Attorney General Merrick Garland issued an opinion Thursday recognizing the ability of immigration judges to administratively close a removal proceeding, which effectively removes a deportation case from the docket without technically disposing of the case. The opinion overturned a previous one from then-Attorney General Jeff Sessions in a case known as the Matter of Castro-Tum, where Sessions held that there was no legal authority to administratively close such a case, as had previously been done. The Justice Department, in December 2020, issued a rule reflecting that position, but that was soon blocked on the grounds that it did not follow the rule-making process set by the Administrative Procedure Act. REPUBLICANS SOUND ALARM ON DEMOCRATS' AMNESTY PUSH FOR ILLEGAL IMMIGRANTS IN $3.5T BUDGET PACKAGE "Because Castro-Tum departed from long-standing practice, it is appropriate to overrule that opinion in its entirety and restore administrative closure pending the reconsideration of the 2020 rule through notice-and-comment rulemaking, which will ‘afford[] all interested parties a full and fair opportunity to participate and ensure[] that the relevant facts and analysis are collected and evaluated,’" Garland wrote....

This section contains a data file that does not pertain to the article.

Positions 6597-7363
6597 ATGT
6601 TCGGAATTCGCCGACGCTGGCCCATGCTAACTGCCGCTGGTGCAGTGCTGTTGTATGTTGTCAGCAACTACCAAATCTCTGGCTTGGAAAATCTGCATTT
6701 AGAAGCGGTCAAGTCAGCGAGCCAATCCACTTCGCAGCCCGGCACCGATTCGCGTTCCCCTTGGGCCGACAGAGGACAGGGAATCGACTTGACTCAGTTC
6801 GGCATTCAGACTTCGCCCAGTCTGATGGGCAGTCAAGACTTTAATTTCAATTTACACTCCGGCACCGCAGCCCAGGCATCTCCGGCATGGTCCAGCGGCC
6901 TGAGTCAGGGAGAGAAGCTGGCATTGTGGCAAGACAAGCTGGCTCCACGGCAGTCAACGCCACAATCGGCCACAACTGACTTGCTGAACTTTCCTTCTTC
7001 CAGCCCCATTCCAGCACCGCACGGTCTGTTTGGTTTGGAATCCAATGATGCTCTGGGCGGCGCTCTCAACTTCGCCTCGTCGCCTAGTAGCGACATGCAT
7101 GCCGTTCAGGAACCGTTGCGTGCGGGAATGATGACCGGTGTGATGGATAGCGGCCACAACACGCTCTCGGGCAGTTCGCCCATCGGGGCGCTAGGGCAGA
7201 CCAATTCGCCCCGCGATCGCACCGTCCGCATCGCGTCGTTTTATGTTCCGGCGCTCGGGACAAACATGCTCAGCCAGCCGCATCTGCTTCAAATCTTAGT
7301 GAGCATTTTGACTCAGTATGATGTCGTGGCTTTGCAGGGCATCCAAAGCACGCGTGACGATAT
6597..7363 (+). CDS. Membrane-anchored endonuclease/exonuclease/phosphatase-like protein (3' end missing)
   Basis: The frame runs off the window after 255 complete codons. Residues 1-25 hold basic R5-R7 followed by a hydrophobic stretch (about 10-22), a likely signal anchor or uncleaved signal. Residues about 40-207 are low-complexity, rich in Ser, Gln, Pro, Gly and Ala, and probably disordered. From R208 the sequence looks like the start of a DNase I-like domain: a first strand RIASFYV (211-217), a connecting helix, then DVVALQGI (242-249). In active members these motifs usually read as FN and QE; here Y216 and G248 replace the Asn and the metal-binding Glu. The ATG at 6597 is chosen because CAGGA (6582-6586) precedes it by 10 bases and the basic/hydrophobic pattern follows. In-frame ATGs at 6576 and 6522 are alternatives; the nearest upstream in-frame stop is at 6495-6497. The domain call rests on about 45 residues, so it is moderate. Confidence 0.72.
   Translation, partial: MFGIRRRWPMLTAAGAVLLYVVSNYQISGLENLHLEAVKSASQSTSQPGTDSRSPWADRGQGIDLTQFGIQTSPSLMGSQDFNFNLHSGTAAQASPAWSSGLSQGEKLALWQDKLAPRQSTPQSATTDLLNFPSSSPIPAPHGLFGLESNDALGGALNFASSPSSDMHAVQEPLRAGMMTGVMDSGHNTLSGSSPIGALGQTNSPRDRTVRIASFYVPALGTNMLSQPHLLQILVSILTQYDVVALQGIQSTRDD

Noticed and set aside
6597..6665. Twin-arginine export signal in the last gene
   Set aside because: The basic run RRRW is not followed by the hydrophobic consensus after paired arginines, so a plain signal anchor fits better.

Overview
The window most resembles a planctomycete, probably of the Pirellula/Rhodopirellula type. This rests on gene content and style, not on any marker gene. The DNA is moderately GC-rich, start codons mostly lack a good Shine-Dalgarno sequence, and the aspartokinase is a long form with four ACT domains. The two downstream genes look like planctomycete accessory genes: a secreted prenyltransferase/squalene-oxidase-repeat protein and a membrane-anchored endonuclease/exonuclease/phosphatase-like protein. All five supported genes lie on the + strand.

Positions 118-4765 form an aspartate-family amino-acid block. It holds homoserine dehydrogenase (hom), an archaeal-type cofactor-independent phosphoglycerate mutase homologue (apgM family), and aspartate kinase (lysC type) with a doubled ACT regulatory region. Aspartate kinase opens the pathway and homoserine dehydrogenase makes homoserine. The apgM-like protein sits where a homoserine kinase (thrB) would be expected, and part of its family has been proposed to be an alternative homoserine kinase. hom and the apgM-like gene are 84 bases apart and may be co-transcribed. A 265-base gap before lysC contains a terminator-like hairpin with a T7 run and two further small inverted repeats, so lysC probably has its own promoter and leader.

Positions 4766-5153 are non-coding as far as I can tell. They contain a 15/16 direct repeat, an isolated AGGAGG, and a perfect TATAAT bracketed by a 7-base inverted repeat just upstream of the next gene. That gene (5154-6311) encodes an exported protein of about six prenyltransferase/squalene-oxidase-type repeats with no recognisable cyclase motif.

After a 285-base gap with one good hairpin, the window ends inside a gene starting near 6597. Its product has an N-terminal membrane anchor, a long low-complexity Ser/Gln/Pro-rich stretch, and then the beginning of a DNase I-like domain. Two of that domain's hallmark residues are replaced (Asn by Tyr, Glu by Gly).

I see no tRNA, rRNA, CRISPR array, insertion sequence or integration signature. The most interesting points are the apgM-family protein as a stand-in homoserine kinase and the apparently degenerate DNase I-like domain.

New York : New legislation could guarantee legal aid to migrant children and other vulnerable people during deportation or representation processes in court. It is about the Law of Financing of Lawyers for Indigent Deportation Procedures (FAIR) that will be presented this Tuesday by the senator Kirsten gillibrand (New York) supported by at least 80 civic organizations that work with children, people with disabilities, victims of abuse, torture, violence, and those living at or below 200% of the federal poverty line. The proposal, known in English as Funding Attorneys for Indigent Removal (FAIR) Proceedings Act, is accompanied by a request to the newly appointed Attorney General, Merrick garland, for you to review and take action to improve immigration court care. “Justice and due process should not be available only to those who can afford the resources necessary to navigate a vast and complex immigration system.”considered Senator Gillibrand. The project arises in the middle of the migratory emergency that the president’s government faces Joe biden at the border with the arrival of thousands of unaccompanied children – an estimated at...